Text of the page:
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Ozan Benlioglu, Head of Investments, Khaleeji Commercial Bank, Bahrain; Abdulla Showaiter, Board member; Silvan Varghese, Acting CEO & COO, and Mahdi Abdulnabi Mohamad, AGM of the bank and Director of Jawhara Greens Company, during the press conference held at the W Hotel yesterday.
By Fazeena Saleem
DOHA: Al Jawhara City, an emerging urban enclave in Lusail, will soon have a state-of-the-art medical facility, most probably developed by a leading international healthcare provider. The infrastructure project being built by Bahrain’s Khaliji Commercial Bank, is likely to be given to an Indian or European healthcare provider.
“Two international hospitals from India and Europe have approached us and we are in process of identifying the developer,” said Ozan Benlioglu, Head of Investments, Khaleeji Commercial Bank, speaking to the media yesterday following the official launch of their marketing campaign in Qatar at the W Hotel.
Al Jawhara City plans its 35,000 sq metre healthcare centre with wide range of services such as outpatient centre, paediatric centre, combined medical centre, diagnostics centre, ambulatory surgical centre, surgical clinic, dialysis centre, treatment centre for diabetes, obesity treatment, lipids and wound care, medical spa, aesthetic surgical centre and an ophthalmology surgical centre.
Al Jawhara, which aims to provide its residents a full, mixed-use development with all the facilities of any modern city, in addition to the medical facility, will have a school for over 2,000 children.
“There is a waiting list and huge demand for schools, two international schools, one with the American curriculum and another with British curriculum has approached us,” said Benlioglu. He also explained that according to a market study, Khaliji Bahrain Bank in Bahrain initially allocated a major space for the medical facility but with the demand it has been shifted for the school.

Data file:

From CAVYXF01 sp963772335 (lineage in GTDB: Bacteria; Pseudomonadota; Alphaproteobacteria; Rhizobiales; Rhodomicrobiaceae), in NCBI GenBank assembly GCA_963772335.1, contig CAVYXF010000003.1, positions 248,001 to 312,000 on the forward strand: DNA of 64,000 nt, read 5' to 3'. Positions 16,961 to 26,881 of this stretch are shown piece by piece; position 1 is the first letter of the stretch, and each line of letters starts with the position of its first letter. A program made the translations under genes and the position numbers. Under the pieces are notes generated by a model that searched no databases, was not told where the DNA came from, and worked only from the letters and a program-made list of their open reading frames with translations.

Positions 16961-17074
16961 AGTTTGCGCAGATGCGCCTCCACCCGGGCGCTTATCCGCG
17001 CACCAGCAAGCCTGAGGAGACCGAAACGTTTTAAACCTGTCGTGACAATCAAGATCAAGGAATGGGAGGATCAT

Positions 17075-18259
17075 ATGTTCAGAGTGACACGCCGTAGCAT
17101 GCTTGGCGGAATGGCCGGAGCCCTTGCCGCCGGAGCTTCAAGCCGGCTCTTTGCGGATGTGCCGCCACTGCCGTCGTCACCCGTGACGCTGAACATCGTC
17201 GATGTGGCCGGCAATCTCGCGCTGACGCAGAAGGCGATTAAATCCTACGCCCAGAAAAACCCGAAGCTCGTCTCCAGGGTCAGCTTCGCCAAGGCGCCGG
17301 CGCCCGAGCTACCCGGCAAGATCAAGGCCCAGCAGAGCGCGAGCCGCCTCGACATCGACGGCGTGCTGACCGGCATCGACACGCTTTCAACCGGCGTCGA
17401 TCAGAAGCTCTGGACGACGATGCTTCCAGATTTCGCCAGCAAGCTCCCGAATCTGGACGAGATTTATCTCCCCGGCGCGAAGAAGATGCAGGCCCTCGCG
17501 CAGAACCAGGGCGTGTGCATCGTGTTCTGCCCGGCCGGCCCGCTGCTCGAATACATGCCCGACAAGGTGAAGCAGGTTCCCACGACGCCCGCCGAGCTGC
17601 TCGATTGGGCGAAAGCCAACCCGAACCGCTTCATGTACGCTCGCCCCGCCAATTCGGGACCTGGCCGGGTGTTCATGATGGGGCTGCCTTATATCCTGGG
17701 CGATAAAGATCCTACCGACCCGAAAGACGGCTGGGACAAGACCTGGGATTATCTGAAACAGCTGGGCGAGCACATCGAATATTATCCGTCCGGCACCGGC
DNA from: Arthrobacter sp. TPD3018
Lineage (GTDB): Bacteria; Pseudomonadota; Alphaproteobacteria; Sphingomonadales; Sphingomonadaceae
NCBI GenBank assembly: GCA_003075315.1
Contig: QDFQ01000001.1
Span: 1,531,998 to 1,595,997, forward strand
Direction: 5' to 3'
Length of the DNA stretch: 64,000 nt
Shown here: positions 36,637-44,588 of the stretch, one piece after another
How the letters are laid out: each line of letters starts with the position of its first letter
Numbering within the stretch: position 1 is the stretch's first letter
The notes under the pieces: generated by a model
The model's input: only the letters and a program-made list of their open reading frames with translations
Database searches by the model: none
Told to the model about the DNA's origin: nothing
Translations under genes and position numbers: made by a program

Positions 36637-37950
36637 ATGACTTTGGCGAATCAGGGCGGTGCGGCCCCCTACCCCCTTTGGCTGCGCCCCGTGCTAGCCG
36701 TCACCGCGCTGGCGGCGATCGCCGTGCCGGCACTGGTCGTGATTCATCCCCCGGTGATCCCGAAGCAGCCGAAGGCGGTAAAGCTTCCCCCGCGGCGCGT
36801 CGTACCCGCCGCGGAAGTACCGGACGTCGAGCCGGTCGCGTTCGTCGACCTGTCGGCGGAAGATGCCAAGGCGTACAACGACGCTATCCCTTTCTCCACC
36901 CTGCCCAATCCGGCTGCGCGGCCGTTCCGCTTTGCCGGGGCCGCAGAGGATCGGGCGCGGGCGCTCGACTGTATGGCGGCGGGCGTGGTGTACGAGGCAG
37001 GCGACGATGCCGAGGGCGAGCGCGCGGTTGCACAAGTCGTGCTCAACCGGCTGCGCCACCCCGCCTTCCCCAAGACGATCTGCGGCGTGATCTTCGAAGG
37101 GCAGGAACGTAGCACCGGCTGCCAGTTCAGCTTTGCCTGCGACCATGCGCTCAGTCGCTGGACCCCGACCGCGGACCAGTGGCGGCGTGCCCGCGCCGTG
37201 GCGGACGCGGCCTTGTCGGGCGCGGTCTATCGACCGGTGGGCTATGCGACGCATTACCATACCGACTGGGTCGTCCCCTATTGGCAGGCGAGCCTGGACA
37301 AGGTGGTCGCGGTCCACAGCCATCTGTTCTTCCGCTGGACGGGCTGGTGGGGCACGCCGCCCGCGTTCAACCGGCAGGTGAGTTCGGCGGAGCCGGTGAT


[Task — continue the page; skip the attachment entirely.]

There will also be low rise apartments and residences for over 10,000 residents overlooking the plush green walkways, retails, a traditional souk, a mosque, and a 146-room, four star hotel.
The $22m infrastructure with 26 plots is likely to be completed by July 2013 and Khaleeji Commercial bank is expecting a 20 to 30 percent profit from the project. “We will finish the infrastructure according to the master plan and potential developers will be building and managing the facilities,” said Benlioglu.
“As a bank we might help them financially if required,” he added.
As one of Qatar’s few freehold projects, Al Jawhara City is considered as an investment opportunity providing the prospective investor the first mover advantage on a very unique property.
“The Qatari market has shown clear signs of recovery in early 2012. The value of projects in the country has grown at a compound annual growth rate (CAGR) of 40 percent between 2005 and 2011, said Abdulla Showaiter, a board member of Khaleeji Commercial Bank. “The impact of the forthcoming 2022 World Cup has been positive on Qatar’s estate market and will continue. General stabilisation and moderate growth across office, residential, hotel and retail sectors have occurred and the property sector has been particularly boosted by the government investments on infrastructure,” he added.
Al Jawhara project started its on its development in March after gaining its approval from Qatari Diar, the government arm mandated to oversee the development of Lusail.